Colima, Mexico
19.514°N, 103.62°W, Summit elev. 3850 m

Based on satellite images, wind data, webcam images, and notices from the Mexico City MWO, the Washington VAAC reported that during 6-12 January ash plumes from Colima rose to altitudes of 4.6-6.7 km (15,000-22,000 ft) a.s.l. and drifted NE, ENE, and E.

Geologic summary: The Colima volcanic complex is the most prominent volcanic center of the western Mexican Volcanic Belt. It consists of two southward-younging volcanoes, Nevado de Colima (the 4320 m high point of the complex) on the north and the 3850-m-high historically active Volcán de Colima at the south. A group of cinder cones of late-Pleistocene age is located on the floor of the Colima graben west and east of the Colima complex. Volcán de Colima (also known as Volcán Fuego) is a youthful stratovolcano constructed within a 5-km-wide caldera, breached to the south, that has been the source of large debris avalanches. Major slope failures have occurred repeatedly from both the Nevado and Colima cones, and have produced a thick apron of debris-avalanche deposits on three sides of the complex. Frequent historical eruptions date back to the 16th century. Occasional major explosive eruptions (most recently in 1913) have destroyed the summit and left a deep, steep-sided crater that was slowly refilled and then overtopped by lava dome growth.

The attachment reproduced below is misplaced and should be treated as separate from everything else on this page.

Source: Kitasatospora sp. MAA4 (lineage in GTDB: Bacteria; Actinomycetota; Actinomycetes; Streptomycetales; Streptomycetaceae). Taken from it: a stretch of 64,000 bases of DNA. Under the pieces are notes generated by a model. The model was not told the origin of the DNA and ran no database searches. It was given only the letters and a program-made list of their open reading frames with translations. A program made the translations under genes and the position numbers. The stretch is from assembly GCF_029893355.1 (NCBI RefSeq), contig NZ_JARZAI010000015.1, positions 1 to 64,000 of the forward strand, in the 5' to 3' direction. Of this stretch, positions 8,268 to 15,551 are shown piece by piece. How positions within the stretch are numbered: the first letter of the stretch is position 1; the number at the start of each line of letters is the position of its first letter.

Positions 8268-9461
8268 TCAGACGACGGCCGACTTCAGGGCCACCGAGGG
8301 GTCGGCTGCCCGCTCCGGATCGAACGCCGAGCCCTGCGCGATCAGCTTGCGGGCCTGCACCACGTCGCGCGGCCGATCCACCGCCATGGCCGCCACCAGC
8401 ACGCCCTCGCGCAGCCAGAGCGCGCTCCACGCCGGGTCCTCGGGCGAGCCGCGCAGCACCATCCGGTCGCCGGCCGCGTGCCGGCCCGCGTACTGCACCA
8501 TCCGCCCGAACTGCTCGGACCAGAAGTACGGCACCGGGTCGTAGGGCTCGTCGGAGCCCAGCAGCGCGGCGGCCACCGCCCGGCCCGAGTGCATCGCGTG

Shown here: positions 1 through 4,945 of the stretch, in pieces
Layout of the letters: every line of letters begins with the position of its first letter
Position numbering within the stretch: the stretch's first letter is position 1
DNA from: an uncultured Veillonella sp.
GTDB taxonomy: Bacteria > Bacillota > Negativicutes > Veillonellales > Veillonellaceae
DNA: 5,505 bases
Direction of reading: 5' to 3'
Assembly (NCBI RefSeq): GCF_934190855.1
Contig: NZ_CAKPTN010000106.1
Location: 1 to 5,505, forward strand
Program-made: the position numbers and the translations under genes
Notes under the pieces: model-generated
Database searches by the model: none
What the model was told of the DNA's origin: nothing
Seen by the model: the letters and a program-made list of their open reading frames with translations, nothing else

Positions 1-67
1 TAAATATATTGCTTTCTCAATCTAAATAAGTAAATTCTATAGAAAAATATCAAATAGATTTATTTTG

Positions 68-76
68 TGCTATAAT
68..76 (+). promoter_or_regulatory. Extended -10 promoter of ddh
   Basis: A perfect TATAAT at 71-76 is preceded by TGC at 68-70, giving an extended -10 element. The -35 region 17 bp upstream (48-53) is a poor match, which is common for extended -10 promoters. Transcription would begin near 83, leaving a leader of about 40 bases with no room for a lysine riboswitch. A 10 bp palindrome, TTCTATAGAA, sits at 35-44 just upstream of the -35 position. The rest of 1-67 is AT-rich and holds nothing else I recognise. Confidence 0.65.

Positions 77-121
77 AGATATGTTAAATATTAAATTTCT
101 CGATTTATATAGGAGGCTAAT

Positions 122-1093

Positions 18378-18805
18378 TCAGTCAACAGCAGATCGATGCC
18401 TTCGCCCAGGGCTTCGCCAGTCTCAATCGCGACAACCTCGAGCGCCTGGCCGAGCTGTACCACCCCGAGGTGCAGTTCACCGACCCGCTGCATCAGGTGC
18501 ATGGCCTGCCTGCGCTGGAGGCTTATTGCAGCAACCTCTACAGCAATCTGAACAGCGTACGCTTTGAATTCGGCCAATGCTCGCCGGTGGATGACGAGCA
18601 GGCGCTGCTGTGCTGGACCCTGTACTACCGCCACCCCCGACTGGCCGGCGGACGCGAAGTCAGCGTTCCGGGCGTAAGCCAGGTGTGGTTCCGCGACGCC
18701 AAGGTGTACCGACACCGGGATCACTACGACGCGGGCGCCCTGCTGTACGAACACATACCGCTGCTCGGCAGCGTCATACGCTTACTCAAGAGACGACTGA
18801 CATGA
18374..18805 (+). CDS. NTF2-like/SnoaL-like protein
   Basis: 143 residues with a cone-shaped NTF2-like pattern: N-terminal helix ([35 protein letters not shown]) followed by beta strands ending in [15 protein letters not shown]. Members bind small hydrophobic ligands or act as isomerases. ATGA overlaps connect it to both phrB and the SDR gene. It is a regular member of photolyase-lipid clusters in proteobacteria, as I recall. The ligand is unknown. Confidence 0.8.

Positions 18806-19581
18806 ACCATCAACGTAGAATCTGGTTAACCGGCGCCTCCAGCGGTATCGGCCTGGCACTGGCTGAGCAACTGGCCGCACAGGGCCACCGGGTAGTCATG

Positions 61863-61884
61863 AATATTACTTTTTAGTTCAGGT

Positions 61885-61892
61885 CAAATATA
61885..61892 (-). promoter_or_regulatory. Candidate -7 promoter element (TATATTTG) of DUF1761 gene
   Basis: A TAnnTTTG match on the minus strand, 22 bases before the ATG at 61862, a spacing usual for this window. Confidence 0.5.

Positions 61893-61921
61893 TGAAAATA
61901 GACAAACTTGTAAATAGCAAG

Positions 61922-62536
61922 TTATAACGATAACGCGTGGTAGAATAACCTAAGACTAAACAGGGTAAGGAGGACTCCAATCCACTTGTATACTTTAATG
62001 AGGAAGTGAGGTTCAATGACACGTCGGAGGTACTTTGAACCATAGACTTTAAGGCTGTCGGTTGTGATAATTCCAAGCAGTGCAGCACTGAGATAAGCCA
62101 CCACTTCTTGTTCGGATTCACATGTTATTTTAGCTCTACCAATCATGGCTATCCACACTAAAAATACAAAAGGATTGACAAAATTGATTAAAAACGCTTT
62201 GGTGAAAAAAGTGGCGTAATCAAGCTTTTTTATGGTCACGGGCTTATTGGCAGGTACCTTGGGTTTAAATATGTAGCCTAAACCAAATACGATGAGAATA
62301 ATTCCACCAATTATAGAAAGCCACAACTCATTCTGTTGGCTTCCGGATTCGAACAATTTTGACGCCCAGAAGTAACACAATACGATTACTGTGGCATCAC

Copahue, Central Chile-Argentina border
37.856°S, 71.183°W, Summit elev. 2953 m